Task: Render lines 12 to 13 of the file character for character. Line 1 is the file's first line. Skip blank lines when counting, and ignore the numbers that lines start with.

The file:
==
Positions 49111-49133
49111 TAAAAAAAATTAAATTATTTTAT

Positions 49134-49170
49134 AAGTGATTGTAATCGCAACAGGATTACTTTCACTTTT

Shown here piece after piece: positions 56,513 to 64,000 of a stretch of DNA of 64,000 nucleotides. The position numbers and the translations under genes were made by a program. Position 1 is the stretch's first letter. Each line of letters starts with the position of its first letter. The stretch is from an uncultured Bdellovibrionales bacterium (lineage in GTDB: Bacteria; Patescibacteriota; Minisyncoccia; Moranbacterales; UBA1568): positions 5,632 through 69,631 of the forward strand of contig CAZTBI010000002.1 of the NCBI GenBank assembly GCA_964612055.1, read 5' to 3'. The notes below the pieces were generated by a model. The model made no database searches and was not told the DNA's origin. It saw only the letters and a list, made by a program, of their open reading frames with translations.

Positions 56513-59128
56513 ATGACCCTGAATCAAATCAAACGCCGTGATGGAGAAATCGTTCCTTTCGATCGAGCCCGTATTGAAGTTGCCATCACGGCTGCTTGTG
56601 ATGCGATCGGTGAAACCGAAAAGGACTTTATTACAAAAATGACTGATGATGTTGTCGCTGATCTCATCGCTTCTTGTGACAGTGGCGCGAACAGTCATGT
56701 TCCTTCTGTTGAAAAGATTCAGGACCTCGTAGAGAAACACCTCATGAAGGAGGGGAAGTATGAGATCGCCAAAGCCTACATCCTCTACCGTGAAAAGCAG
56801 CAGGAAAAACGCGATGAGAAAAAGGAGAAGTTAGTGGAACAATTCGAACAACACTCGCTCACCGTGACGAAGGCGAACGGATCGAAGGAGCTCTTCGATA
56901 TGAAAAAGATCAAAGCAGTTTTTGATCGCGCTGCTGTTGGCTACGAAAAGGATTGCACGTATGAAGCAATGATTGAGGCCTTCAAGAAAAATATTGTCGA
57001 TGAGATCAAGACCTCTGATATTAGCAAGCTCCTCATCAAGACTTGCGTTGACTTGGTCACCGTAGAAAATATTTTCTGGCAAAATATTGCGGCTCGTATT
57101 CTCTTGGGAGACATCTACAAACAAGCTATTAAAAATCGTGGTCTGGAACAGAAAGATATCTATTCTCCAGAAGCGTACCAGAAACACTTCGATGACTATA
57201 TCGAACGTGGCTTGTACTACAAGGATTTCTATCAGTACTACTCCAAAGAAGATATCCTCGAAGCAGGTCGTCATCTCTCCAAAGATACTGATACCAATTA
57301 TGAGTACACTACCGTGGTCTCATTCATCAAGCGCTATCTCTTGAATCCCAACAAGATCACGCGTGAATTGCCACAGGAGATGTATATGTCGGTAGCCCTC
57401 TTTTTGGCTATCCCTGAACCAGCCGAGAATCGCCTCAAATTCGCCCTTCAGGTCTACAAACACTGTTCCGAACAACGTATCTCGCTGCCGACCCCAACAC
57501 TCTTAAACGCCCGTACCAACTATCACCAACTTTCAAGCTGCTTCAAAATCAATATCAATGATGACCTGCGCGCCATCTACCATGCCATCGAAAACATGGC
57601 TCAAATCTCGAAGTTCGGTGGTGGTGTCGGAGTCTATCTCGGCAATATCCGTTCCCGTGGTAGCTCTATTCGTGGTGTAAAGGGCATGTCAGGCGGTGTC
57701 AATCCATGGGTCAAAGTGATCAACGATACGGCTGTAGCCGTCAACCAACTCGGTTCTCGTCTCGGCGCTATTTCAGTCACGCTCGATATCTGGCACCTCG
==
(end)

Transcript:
57001 TGAGATCAAGACCTCTGATATTAGCAAGCTCCTCATCAAGACTTGCGTTGACTTGGTCACCGTAGAAAATATTTTCTGGCAAAATATTGCGGCTCGTATT
57101 CTCTTGGGAGACATCTACAAACAAGCTATTAAAAATCGTGGTCTGGAACAGAAAGATATCTATTCTCCAGAAGCGTACCAGAAACACTTCGATGACTATA